become the generation, i have grown children and elderly parents, that we're the once that our parents come to to help them get the appointments, fill their medications, help them with the forms, make sure that things are going in the right direction when they can no longer depend on each other. i'm quite lucky, my parents are in their 80's and they're extremely self-sufficient on their own. but some day they're going to need that help that i as a daughter and my sister and brother will provide for them. and in west virginia i found -- just coming here today it was astounding to me the number of folks that just randomly approached me about knowing what is on the docket here, the speaker's 1,900 -- over 1,9 hub-page, $1 trillion health care bill and people are concerned. i met a woman and i was in
wendy's having lunch today and i met a woman and she asked me to come over and talk with her. she was 75. she is 75 years old, quite remarkable. and her mother had died the day before. so we have a great history of longevity in our state. and she's very concerned about this bill because she feels that not only is the bill being balanced on almost a half trillion dollars of cuts in medicare and medicaid, which will influence her health care, but she is very concerned about government bureaucracy making decisions for her health care. she's very concerned about the government getting in between her decisions and her doctors' decisions and she's really quite honestly afraid of rationing of care. because she's 75 years old, is she going to get the same care that she might have if she was 50 or 25? and these are the kinds of thoughts that are very real and they were very real for her, as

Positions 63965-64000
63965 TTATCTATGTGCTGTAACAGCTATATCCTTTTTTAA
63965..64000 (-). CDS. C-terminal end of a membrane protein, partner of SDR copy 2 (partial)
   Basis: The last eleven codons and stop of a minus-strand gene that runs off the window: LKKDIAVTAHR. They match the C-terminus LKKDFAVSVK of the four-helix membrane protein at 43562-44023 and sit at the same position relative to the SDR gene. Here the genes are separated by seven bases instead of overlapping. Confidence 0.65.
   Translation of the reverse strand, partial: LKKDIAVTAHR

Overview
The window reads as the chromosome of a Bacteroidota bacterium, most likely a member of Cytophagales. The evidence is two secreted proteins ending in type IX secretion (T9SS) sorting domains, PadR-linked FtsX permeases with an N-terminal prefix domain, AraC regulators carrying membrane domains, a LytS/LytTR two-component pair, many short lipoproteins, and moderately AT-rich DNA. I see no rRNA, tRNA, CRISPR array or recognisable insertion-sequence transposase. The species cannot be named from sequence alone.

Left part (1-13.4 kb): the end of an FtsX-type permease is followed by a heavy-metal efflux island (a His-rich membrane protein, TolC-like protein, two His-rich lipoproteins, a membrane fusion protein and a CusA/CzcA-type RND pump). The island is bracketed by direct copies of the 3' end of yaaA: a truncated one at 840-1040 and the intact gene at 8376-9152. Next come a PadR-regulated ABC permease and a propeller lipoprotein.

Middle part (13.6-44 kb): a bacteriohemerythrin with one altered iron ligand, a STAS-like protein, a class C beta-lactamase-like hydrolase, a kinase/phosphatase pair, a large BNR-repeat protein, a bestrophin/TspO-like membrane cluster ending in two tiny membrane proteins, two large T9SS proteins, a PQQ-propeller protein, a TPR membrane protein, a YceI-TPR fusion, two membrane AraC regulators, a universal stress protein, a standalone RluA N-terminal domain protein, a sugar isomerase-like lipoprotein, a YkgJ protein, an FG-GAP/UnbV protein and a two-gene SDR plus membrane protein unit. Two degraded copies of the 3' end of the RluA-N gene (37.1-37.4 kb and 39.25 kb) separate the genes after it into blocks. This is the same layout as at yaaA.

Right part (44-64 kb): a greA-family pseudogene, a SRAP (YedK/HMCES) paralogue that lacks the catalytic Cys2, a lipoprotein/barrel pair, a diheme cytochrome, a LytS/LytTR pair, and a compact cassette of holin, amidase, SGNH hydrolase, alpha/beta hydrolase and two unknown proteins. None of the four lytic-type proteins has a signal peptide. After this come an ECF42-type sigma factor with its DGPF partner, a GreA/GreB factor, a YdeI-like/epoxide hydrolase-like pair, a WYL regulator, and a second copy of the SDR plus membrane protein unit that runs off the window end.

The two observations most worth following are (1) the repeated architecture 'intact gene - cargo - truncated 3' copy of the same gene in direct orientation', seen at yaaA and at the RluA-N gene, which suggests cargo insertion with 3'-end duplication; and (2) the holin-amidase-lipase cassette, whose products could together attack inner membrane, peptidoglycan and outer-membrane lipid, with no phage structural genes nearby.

i talked with her over lunch. then as i was going to get on my plane this afternoon i was buying a bottle of water and the lady behind the counter said, well, you're going back to washington, right? i said, right, going back to washington. and she said, it's health care, right? i said, right, it's health care. and this voice in the back of the room said, don't mess with my health care. again, her view was, she's not on medicare yet, but she had parents that were, she's concerned about their medicare but she also concerned -- her -- but she's also concerned -- her concern was government-run health care. she sees this bill as it is. it's a government reach into her health care. and she was very concerned. so then as i was coming back in from the airport i had a man who asked me, going to talk about health care, right?
i said, right. and he goes, well, let me tell you, he said, if in any way that health care bill in any way would leave a crack in the door for my taxpayer dollars to go for funding of abortion i am going to go on a rampage. he said, i can understand, i want to give and i want to help, but this was his line in the sand. and so you can see that everybody has a different perspective and the 1,990 pages that are in the speaker's bill are causing great concern on a whole lot of levels. i did some research on west virginia women. 51% of west virginia residents are women. and the 442,000 women in west virginia who receive health care coverage through their employer, which is over almost 60% of the women, i'm concerned about them because they have health care